Obama Health Care Plans
Am I eligible for health insurance through the Marketplace?
If you have legal status in the US and do not qualify for Medicaid, but wish to purchase private health insurance, you’re eligible for health care through the Marketplace. Keep in mind that just because you’re eligible for healthcare through the Marketplace that does not mean you’re eligible for the subsidies.
Mandatory to buy Obamacare?
Starting in 2019 the individual mandate was repealed and no longer will we be penalized for not having healthcare coverage. However, this does not mean you should not enroll in a major medical insurance plan, as it remains the best option for many people this year and beyond.
What do I need to bring to enroll?
You will need your basic information: address, date of birth, email address, social security number, citizenship status, documents pertaining to your employers (W-2/1099 forms, pay stubs). Names, citizenship statuses, date of births, and social security numbers for dependents you claim on your annual tax return. Bi-weekly premium for your workplace health care coverage (if offered by your place of employment).
What counts as income?
The following sources count as income: federal taxable wages, self-employment income, tips, unemployment compensation, social security disability income (SSDI), social security, pension or retirement income, alimony, capital gains, rental and royalty income, investment income, and untaxed foreign income. Note that worker’s compensation, child support, and gifts do not count as income.
What will be the monthly premium for my Obamacare insurance?
Your premium is what you pay the health insurance company every month. The monthly premium is based off several factors: Zip code, number in the household, ages of those in the household, and the yearly household income. Closer that you and your family are to the poverty line, the cheaper your premium is, farther away you get from the poverty line, the more pricier the premium becomes.
Dental and vision insurance included?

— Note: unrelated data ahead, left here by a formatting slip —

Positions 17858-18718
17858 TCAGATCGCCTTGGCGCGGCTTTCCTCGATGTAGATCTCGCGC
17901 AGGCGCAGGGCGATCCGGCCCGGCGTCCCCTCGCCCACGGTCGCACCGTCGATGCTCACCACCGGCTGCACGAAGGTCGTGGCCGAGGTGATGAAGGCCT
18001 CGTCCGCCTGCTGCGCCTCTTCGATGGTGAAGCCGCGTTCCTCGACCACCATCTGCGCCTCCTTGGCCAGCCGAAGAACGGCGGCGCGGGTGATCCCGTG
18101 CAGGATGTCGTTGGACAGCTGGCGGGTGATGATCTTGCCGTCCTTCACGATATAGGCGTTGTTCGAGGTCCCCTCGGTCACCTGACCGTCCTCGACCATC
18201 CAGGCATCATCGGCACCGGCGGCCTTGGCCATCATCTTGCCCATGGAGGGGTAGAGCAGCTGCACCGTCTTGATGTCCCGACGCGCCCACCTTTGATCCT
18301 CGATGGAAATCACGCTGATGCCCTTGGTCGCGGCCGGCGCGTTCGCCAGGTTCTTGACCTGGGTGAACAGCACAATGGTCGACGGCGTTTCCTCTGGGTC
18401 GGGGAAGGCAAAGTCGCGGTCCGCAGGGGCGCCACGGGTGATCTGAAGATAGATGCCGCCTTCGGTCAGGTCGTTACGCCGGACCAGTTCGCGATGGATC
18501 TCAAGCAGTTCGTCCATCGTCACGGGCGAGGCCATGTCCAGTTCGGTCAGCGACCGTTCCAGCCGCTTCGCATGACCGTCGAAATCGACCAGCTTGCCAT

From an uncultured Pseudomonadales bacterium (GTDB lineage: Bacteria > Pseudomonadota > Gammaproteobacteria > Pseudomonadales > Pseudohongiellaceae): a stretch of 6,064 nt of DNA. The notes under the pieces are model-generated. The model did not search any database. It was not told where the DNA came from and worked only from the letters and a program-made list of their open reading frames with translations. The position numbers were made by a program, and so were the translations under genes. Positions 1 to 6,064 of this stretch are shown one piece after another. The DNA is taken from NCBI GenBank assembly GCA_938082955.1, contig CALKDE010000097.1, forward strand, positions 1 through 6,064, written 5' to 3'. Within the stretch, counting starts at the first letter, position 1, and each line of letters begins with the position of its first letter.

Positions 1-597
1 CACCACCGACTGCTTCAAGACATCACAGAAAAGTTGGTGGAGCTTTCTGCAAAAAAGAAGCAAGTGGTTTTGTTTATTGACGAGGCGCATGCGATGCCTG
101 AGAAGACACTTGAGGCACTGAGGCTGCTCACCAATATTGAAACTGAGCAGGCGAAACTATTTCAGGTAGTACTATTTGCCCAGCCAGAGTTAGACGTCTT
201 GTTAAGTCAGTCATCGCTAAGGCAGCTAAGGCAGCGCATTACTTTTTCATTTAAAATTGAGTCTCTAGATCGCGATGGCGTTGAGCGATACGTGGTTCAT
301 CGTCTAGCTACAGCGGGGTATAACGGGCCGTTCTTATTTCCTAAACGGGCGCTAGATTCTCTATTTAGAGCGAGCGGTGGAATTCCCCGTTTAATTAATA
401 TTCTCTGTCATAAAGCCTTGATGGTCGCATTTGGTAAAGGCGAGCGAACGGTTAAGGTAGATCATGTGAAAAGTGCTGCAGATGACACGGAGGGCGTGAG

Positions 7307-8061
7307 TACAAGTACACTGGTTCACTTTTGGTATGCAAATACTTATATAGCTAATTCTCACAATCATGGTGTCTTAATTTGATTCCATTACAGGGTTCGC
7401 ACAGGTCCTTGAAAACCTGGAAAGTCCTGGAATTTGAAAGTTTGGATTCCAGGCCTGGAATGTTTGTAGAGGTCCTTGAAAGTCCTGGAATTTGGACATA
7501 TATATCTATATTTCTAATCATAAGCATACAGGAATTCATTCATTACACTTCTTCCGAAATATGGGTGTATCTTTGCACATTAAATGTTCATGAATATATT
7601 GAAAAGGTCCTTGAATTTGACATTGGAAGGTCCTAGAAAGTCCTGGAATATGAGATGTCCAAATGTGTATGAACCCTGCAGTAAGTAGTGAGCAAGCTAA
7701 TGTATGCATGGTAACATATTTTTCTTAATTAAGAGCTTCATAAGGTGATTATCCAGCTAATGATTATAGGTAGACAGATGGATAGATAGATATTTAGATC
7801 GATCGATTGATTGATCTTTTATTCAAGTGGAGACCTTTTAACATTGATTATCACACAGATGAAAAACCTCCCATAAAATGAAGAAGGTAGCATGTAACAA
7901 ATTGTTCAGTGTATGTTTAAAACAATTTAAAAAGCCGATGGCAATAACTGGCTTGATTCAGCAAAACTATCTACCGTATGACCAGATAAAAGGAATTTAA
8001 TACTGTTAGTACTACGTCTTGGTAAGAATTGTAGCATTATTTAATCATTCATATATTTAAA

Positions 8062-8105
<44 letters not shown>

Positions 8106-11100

Yes! Some health plans will include (limited) dental and vision, but if you select coverage that doesn’t, you may opt for a stand-alone dental or vision plan.
What are essential health benefits?
Under the Affordable Care Act (Obamacare) all individual and small group health plans (starting from 2014) must cover what are known as essential health benefits – with no annual or lifetime dollar limits.
What are these metal tiers I keep hearing about?
Currently there are four metal tiers in the Obamacare Marketplace: Bronze, silver, gold, and platinum. The metal tiers are based on how you and your plan will split up the costs of your healthcare.
I need help with my Obamacare enrollment, who do I call for help?
The answer is hopefully obvious….us, of course! You can speak to one of our independent insurance agents via our office phone number (954) 674-1444 or you can contact one of us directly, via our cellular number, email address, or work extension.
What is the Federal Poverty Line and how does it affect me?
A measure of income that is issued by the HHS (Department of Health and Human Services). Used to determine your eligibility for programs and benefits, which include: CHIP, premium tax credits, and Medicaid.
- Income between 100% and 400% FPL: If your income is in this range, in all states you qualify for premium tax credits that lower your monthly premium for an Obamcare Marketplace plan.
- Income below 138% FPL: If your income is below 138% FPL and your state has expanded Medicaid coverage, you qualify for Medicaid based only on your income.
- Income below 100% FPL: If your income falls below 100% FPL, you probably won’t qualify for savings on a Marketplace health insurance plan or for income-based Medicaid.
What is a premium tax credit?
Refundable credit that you can use to lower your monthly health premium when you enroll in a plan through the Obamacare Marketplace. Your tax credit is based on the income estimate and household information you put on your Marketplace application.
You can use all, some, or none of your premium tax credit in advance to lower your monthly health premium.
- If you use more advance payments of the tax credit than you qualify for (based on your final yearly income) then you must repay the difference when you file your federal income tax return.
- If you use less premium tax credit than you qualify for, you’ll get the difference as a refundable credit when you file your taxes.
You are free to purchase health insurance through other sources, but the only way to get a premium tax credit is through the Obamacare Marketplace.